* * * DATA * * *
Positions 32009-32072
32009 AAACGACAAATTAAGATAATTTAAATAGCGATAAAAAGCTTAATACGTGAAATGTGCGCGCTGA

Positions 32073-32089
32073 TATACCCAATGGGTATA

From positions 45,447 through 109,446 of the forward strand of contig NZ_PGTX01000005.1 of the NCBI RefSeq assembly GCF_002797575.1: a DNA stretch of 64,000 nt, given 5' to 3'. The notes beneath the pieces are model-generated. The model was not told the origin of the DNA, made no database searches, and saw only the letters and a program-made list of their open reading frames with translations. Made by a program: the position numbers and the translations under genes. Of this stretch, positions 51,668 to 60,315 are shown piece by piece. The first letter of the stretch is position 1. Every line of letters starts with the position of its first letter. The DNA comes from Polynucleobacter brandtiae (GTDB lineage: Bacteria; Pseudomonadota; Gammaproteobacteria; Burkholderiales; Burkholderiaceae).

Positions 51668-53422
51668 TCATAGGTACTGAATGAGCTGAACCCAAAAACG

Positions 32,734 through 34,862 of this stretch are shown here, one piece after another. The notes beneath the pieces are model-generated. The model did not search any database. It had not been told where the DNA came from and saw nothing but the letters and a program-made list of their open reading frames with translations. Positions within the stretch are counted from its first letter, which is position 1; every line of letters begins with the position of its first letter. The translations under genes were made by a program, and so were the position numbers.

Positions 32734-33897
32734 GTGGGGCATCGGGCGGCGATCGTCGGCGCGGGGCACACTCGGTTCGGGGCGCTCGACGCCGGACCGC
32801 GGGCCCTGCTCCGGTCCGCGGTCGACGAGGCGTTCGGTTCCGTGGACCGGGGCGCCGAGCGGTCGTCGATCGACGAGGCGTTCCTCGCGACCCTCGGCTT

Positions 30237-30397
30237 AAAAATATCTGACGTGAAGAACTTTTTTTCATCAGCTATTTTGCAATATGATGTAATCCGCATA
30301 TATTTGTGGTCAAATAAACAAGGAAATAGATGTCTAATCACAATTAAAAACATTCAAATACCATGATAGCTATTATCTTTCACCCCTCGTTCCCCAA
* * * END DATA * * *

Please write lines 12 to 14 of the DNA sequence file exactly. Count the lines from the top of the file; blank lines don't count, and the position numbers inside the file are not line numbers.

Positions 30237-30397
30237 AAAAATATCTGACGTGAAGAACTTTTTTTCATCAGCTATTTTGCAATATGATGTAATCCGCATA
30301 TATTTGTGGTCAAATAAACAAGGAAATAGATGTCTAATCACAATTAAAAACATTCAAATACCATGATAGCTATTATCTTTCACCCCTCGTTCCCCAA